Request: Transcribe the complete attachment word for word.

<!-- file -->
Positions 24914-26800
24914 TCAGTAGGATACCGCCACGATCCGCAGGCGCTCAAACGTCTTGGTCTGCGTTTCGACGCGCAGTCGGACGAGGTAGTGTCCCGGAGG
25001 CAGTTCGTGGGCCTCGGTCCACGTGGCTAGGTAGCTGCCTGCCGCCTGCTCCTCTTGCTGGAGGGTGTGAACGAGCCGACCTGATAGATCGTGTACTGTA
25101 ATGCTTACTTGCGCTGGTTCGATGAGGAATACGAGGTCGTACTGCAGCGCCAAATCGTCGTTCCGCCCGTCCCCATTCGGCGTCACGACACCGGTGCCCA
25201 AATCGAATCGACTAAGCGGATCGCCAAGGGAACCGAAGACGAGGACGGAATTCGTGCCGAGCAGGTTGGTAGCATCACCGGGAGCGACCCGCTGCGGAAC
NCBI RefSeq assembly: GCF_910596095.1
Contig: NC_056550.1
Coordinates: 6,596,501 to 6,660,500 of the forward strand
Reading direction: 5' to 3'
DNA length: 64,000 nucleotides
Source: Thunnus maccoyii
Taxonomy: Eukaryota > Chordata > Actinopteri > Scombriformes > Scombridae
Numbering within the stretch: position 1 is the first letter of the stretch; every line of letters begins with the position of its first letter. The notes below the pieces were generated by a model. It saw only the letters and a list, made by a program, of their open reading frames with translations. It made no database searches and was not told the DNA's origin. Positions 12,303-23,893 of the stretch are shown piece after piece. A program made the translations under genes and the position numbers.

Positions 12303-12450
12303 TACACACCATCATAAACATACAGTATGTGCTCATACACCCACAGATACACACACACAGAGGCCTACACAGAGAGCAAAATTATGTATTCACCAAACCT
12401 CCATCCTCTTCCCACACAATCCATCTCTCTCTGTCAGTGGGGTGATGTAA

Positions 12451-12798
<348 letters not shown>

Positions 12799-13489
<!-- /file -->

Positions 24914-26800
24914 TCAGTAGGATACCGCCACGATCCGCAGGCGCTCAAACGTCTTGGTCTGCGTTTCGACGCGCAGTCGGACGAGGTAGTGTCCCGGAGG
25001 CAGTTCGTGGGCCTCGGTCCACGTGGCTAGGTAGCTGCCTGCCGCCTGCTCCTCTTGCTGGAGGGTGTGAACGAGCCGACCTGATAGATCGTGTACTGTA
25101 ATGCTTACTTGCGCTGGTTCGATGAGGAATACGAGGTCGTACTGCAGCGCCAAATCGTCGTTCCGCCCGTCCCCATTCGGCGTCACGACACCGGTGCCCA
25201 AATCGAATCGACTAAGCGGATCGCCAAGGGAACCGAAGACGAGGACGGAATTCGTGCCGAGCAGGTTGGTAGCATCACCGGGAGCGACCCGCTGCGGAAC
NCBI RefSeq assembly: GCF_910596095.1
Contig: NC_056550.1
Coordinates: 6,596,501 to 6,660,500 of the forward strand
Reading direction: 5' to 3'
DNA length: 64,000 nucleotides
Source: Thunnus maccoyii
Taxonomy: Eukaryota > Chordata > Actinopteri > Scombriformes > Scombridae
Numbering within the stretch: position 1 is the first letter of the stretch; every line of letters begins with the position of its first letter. The notes below the pieces were generated by a model. It saw only the letters and a list, made by a program, of their open reading frames with translations. It made no database searches and was not told the DNA's origin. Positions 12,303-23,893 of the stretch are shown piece after piece. A program made the translations under genes and the position numbers.

Positions 12303-12450
12303 TACACACCATCATAAACATACAGTATGTGCTCATACACCCACAGATACACACACACAGAGGCCTACACAGAGAGCAAAATTATGTATTCACCAAACCT
12401 CCATCCTCTTCCCACACAATCCATCTCTCTCTGTCAGTGGGGTGATGTAA

Positions 12451-12798
<348 letters not shown>

Positions 12799-13489